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This (De-Politicized) American Life

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It’s true that Team Baffler has developed something of a forensic interest in the goggle-eyed tales of middle-class uplift that teem Ira Glass’s immensely popular “This American Life” franchise. So when the show was graced with the journalism industry’s prestigious George Foster Peabody Award for general excellence in its one-hour segment on the fallout from the 1982 Dos Errese massacre in Guatemala. In that horrific attack, 250 Guatemalan civilians were slaughtered by the Kaibiles–the elite death squads under the command of Guatemalan President Efrain Rios Montt, himself a product of the CIA’s pet institute of counterinsurgency thuggery, the School of Americas. Rios Montt was recently convicted of orchestrating the genocide of the more than 1700 members of Guatemala’s indigenous Mayan tribe, the Ixil, and, as the TAL report showed, he has plenty of other civilian blood on his hands from his authoritarian crackdown of the country’s civil unrest in the 1980s.

What you wouldn’t hear about the Rios Montt regime in the show’s award-winning dispatch, however, was that it won the enthusiastic support of the U.S. foreign policy establishment during the Central American anticommunist crusades of the Reagan years. NACLA’S Keane Bhatt, in an excellent analysis of the many key US-Guatemalan relationships omitted from Glass’s hour-long radio dispatch, found that “This American Life” producers even failed to mention some critical reporting on the Dos Erres incident from the show’s print-reporting partners at Pro Publica–chiefly that a key member of the Kaibile, Pedro Pimental, who was spirited back to the School of the Americas under US supervision in the massacre’s immediate wake. (A Guatemalan tribunal later sentenced Pimental to 6,060 years in prison for his role in the Dos Erres attack.)

So why did Glass and his colleagues leave out such material from their reconstruction of the event’s history? Well, as Glass explained things to Bhatt, they pretty much just didn’t feel like it. “I certainly know that history,” he told the NACLA reporter. But he and his team “decided not to get into that in the program simply because we were throwing a lot of facts and history at our listeners and we were worried about how much they could absorb.”

But as Bhatt goes on to point out, the question wasn’t really how much TAL listeners were asked to absorb; it was, rather, what kind of facts Glass and Co. were electing to make available to their audience.

Retrospection aside, his answer was disingenuous. While it was true that the words “Reagan,” “Jacobo Arbenz,” “School of the Americas” or “CIA” were never uttered in the hour-long broadcast, Glass and his co-producers did not simply omit context. They went one step further, by affirmatively—and falsely—framing the U.S. government as a negligent bystander whose only sin was a reluctance to speak out.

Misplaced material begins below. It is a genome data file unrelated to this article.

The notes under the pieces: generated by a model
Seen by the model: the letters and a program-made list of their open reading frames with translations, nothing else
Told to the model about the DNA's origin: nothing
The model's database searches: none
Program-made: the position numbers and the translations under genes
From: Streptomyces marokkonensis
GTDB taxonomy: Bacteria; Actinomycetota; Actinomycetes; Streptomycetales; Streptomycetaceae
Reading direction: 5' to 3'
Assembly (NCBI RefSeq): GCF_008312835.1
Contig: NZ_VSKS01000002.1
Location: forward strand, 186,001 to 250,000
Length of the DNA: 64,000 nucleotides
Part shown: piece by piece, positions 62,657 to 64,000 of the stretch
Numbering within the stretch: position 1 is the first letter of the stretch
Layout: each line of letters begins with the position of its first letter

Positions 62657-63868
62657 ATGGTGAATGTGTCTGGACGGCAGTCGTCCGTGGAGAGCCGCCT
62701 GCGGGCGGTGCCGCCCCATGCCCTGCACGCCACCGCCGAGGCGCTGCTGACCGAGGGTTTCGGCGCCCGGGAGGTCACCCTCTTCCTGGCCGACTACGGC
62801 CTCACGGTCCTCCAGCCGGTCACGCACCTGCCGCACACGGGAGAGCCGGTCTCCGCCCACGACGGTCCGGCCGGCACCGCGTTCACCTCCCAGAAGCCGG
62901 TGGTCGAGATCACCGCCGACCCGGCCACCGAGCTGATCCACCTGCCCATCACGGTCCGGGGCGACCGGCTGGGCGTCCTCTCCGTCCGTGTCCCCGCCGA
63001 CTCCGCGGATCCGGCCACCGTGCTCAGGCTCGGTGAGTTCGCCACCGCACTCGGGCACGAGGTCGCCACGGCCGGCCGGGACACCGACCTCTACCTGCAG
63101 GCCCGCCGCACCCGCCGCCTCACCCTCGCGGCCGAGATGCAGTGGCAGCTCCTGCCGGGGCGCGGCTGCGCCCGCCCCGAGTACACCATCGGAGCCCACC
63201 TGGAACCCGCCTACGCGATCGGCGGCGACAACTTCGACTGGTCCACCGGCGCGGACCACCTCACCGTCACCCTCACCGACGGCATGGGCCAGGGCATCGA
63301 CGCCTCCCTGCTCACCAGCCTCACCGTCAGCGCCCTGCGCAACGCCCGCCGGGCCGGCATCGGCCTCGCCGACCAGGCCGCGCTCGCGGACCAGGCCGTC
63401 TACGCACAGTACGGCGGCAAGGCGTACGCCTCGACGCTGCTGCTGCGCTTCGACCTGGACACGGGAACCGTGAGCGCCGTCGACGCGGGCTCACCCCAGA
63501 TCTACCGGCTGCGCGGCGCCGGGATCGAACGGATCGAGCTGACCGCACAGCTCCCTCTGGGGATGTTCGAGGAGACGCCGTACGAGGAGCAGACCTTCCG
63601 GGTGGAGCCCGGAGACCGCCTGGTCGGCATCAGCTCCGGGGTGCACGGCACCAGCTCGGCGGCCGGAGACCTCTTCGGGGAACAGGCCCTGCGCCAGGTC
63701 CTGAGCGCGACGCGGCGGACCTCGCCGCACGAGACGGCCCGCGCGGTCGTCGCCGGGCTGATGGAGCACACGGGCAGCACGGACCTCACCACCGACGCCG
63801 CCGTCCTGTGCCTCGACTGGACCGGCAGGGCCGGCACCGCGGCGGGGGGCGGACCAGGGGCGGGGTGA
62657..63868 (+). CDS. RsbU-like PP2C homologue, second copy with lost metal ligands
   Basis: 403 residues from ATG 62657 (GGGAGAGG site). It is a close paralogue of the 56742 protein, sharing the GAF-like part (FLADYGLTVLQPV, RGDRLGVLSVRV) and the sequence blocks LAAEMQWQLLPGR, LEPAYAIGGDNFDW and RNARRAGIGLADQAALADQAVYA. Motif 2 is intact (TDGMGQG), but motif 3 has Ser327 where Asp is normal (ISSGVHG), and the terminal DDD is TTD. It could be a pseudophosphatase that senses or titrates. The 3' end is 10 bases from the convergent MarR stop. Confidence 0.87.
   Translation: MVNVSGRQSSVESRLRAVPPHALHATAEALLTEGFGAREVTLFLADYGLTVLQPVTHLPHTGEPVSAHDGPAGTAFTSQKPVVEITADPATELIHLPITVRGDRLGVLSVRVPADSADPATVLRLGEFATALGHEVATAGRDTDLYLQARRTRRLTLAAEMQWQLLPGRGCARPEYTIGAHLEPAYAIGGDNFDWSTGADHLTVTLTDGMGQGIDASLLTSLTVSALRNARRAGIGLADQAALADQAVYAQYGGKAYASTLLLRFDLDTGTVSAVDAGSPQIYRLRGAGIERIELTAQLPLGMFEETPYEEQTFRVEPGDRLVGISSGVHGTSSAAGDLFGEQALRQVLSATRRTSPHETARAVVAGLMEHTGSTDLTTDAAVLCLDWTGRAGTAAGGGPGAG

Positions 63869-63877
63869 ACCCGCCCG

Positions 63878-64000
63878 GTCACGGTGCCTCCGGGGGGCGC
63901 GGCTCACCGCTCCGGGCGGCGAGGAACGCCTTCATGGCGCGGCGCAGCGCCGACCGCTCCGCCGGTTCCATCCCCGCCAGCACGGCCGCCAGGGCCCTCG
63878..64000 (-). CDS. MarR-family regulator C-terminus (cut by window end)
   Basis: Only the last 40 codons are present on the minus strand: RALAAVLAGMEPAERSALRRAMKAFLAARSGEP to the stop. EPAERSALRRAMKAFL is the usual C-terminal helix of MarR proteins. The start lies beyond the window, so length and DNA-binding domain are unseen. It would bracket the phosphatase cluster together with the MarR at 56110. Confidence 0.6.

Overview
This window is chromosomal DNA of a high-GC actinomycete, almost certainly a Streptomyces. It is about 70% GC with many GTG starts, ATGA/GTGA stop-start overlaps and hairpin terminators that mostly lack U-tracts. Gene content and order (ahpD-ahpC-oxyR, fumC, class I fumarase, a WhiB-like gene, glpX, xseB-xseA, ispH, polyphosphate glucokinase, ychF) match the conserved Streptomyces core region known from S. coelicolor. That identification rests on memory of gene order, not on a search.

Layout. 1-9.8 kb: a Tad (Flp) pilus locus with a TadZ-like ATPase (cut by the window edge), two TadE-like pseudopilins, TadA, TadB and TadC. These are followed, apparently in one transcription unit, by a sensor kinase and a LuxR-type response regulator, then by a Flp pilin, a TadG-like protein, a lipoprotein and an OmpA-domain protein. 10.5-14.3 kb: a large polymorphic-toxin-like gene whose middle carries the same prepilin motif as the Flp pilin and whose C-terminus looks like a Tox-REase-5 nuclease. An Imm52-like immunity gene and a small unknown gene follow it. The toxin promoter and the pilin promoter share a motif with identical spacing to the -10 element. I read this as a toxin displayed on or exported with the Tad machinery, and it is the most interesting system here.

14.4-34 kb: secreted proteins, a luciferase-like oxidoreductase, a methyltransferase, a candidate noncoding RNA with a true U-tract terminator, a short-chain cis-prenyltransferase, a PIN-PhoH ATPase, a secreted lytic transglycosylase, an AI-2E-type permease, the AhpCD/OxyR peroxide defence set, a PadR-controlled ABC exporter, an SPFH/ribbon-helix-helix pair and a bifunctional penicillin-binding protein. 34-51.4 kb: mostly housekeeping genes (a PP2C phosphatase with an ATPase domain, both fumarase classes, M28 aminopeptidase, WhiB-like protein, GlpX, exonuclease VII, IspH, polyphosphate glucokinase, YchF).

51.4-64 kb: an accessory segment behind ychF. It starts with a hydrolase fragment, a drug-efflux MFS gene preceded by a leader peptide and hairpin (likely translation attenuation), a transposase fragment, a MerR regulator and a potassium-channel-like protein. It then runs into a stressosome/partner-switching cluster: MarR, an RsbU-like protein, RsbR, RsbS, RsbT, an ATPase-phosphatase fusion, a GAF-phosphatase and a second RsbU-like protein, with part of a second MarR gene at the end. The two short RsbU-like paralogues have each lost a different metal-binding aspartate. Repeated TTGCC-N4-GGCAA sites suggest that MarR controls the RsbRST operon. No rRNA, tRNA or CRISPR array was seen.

He claimed in the episode, for example, that “Embassy officials heard lots of reports about the Army massacring whole villages throughout Guatemala, which they dismissed,” until, “at the urging of the State Department back in Washington,” they went to “see for themselves if the stories were true.” This American Life’s harshest indictment is that, despite years of repeated massacres after Dos Erres, “the U.S. knew about it but stood by.”

To depict the foreign policy makers of the Reagan White House–which, after all, employed the convicted felon Elliott Abrams as an undersecretary for Inter-American affairs–is roughly akin to characterizing Mrs. O’Leary’s cow as a collateral casualty of the Great Chicago Fire. But when Bhatt asked Glass in a follow-up email just what the show’s rationale might have been for such a misleading, kid-gloves characterization of American interests in the region, he got no reply. And Bhatt goes on to note similar distortions of more recent American adventurism in the neighboring country of Honduras, where The Baffler, too, has been keeping tabs. And while Glass is keeping mum about the reasons behind these egregious journalistic miscues, Bhatt delivers what sounds, to our own Glass-battered ears, like a pretty unassailable explanation:

Their motivation for suppressing the U.S. government’s hand in the barbarity of the two countries stems from either a disdain for their listeners—Glass condescendingly “worried about how much [history and facts] people could absorb”—or from their willingness to perpetuate Washington’s flattering self-image.

And that, dear hipster listeners, is how you get ahead in the journalism game.